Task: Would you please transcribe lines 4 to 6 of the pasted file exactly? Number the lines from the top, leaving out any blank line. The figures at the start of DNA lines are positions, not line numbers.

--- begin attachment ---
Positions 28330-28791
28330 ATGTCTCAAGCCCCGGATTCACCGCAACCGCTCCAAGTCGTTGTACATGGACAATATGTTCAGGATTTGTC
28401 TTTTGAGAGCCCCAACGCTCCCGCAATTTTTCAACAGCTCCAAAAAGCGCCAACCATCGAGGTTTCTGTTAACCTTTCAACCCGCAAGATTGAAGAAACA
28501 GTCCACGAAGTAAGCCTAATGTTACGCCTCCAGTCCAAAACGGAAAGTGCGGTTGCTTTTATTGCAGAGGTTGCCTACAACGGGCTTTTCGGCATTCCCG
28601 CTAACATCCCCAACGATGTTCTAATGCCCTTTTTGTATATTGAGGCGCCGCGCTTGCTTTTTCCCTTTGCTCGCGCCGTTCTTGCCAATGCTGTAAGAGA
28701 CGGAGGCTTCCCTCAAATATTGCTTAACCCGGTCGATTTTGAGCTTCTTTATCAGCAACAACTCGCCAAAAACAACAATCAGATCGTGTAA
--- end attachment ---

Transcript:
28501 GTCCACGAAGTAAGCCTAATGTTACGCCTCCAGTCCAAAACGGAAAGTGCGGTTGCTTTTATTGCAGAGGTTGCCTACAACGGGCTTTTCGGCATTCCCG
28601 CTAACATCCCCAACGATGTTCTAATGCCCTTTTTGTATATTGAGGCGCCGCGCTTGCTTTTTCCCTTTGCTCGCGCCGTTCTTGCCAATGCTGTAAGAGA
28701 CGGAGGCTTCCCTCAAATATTGCTTAACCCGGTCGATTTTGAGCTTCTTTATCAGCAACAACTCGCCAAAAACAACAATCAGATCGTGTAA